This deadly virus hit us hard and precipitately. Yet, its full reality seems to be unfolding ever so slowly in front of us. Our mind cannot fully absorb what is exactly happening to our life. Over just a matter of two weeks, which seems an eternity, we are forced to rearrange our life as we know it.
Yet, the basic approach to life hasn't changed. The fundamental truth about life is we are intricately connected with everyone else. Everything is related. A mature society is, thus, always willing to take care of its poorest and weakest members. There are always more advanced souls who would rise to protect others first. They are plainly visible if we care to look. They point us how we shall overcome this dark period together.
Some very good news: the Tree Bank is scaling up successfully. It’s growing rapidly, and it’s definitely doing what it’s supposed to do, as we saw during a recent visit to our program area. This presentation shows what we found. I’ve included 10 pictures, each with an extended and somewhat digressive caption. There are a few videos as well. The presentation is meant to give you a close-up view of the Tree Bank’s work. It doesn’t assume much prior knowledge, so even if you’ve just heard of the program, most of what follows should still make sense.
Just a little preliminary context: the Tree Bank Hispaniola is an agroforestry program that works near a section of the Dominican Republic / Haiti border, on the Dominican side. The program is me...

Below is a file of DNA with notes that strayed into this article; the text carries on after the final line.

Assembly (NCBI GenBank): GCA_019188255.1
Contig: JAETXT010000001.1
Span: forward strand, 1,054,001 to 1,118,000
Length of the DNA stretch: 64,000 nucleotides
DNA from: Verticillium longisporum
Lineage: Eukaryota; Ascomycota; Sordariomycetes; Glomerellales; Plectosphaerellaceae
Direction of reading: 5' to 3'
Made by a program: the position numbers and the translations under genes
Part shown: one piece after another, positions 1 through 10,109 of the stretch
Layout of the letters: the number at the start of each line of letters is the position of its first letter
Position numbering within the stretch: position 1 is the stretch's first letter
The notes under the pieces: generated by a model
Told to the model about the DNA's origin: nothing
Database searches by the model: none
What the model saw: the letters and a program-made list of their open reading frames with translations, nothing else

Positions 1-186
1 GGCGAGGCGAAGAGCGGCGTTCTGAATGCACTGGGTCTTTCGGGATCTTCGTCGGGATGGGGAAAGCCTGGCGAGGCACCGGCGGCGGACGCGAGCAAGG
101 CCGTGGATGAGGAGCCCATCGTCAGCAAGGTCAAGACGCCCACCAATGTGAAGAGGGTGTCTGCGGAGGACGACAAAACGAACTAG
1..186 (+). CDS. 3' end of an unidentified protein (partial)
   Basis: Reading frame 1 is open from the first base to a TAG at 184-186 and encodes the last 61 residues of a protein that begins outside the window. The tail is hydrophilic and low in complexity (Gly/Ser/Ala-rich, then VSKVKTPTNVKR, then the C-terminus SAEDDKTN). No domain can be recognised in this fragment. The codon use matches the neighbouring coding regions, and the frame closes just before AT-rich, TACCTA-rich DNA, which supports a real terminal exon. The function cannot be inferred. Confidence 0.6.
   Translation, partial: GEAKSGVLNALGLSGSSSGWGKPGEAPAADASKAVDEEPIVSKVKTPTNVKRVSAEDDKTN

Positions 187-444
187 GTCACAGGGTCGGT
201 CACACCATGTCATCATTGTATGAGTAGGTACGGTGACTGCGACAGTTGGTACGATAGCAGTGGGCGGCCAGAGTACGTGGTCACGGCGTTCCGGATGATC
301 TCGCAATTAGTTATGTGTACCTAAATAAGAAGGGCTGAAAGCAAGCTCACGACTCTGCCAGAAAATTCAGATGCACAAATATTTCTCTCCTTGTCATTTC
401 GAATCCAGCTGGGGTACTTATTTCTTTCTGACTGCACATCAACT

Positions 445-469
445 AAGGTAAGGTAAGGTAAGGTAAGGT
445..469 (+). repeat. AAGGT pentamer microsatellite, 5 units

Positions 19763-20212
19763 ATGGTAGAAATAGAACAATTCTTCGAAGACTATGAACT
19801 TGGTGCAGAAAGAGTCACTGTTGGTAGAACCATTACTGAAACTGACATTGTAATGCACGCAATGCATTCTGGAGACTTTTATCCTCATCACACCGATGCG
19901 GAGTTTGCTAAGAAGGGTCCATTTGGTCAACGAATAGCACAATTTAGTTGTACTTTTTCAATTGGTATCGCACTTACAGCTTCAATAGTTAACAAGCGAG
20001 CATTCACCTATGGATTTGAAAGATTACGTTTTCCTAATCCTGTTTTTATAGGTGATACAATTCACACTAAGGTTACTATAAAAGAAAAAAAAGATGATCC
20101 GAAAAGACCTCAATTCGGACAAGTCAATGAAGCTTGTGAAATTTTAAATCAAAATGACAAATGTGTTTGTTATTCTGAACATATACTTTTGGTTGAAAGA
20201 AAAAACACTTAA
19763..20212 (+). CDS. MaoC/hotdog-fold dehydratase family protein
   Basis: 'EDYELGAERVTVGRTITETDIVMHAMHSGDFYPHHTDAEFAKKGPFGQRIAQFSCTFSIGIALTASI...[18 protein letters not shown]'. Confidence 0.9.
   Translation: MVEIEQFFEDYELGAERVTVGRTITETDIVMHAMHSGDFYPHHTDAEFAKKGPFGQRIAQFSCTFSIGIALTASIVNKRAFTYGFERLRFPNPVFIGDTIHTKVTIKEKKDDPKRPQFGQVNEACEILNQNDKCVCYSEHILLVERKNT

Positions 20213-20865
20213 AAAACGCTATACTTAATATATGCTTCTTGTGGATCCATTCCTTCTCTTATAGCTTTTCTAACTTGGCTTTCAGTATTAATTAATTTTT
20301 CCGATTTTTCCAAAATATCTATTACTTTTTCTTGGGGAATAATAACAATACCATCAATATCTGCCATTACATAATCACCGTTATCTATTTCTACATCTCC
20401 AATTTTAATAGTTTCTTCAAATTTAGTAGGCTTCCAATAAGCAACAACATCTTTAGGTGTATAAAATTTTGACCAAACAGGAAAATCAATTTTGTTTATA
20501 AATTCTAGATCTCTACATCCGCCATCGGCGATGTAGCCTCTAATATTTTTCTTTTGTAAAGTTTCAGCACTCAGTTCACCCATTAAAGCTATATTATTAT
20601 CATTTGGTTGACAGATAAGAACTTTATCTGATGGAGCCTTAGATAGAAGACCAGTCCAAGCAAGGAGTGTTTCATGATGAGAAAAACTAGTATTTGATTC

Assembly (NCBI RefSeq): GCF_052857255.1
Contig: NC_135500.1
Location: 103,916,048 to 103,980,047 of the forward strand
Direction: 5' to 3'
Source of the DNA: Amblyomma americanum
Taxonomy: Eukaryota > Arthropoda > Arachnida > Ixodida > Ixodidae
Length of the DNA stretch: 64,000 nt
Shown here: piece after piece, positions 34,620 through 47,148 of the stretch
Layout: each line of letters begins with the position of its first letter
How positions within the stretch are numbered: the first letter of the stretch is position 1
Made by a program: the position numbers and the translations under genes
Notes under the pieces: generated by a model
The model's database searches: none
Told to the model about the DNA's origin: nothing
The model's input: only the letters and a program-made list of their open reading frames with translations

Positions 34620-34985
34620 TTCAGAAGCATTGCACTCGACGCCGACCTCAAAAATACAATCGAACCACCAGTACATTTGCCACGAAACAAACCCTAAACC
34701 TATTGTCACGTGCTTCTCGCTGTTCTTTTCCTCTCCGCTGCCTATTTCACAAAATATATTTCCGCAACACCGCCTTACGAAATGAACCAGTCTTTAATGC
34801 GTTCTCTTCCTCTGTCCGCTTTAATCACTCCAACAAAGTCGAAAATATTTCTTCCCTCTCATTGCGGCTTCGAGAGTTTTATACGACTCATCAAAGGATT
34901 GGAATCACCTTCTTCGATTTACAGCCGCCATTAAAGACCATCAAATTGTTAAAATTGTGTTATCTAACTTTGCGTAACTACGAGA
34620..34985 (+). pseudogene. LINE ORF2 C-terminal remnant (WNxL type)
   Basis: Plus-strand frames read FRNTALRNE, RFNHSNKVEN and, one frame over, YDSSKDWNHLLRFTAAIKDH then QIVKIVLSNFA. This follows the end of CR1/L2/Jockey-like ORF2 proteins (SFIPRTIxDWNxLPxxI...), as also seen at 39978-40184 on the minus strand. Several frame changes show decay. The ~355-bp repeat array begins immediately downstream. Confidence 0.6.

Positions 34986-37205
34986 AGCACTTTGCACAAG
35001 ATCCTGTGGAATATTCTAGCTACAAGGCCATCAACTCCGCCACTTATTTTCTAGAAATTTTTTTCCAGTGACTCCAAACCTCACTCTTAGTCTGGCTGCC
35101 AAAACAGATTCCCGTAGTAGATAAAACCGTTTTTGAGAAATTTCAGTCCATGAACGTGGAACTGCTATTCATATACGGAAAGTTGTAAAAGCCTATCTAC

As the Earth Sangha’s resident optimist, it can sometimes be difficult to keep my usual cheery disposition. A new study came out in France (Wintermantel et al. 2019) showing that even after an EU-wide moratorium in 2013 and an outright ban in 2018, agricultural fields still have levels of neonicotinoids that can be fatal to bees. Research continues to pile up showing declines in birds and insects in North America and beyond. UN reports on climate change sound more dire. Amidst all this depressing news, I was contacted by the Piedmont Chapter of the Virginia Native Plant Society and they asked me if I could give a talk, but that they wanted it to be optimistic – to focus on what is possible rather than what is broken.
In my line of work, I engage in extensive, if casual, surveying of native flora in the wild areas of Northern Virginia. For nearly twenty years, I've made it my job checking on the general conditions of our region's wild areas, or rather the remnants of once wild areas, in every season. Mind you, my kind of survey is a non-scientific activity. Just a visual survey with the understanding of a hobby-naturalist.
Yet, you get to learn a lot from this repeated observations over the same areas. I take the trouble visiting all the nooks and crannies of our public and non-public lands where native plants are growing. And repeatedly over the years. I've noticed how the topography change over time and how plants interact with both natural and artificial physical chang...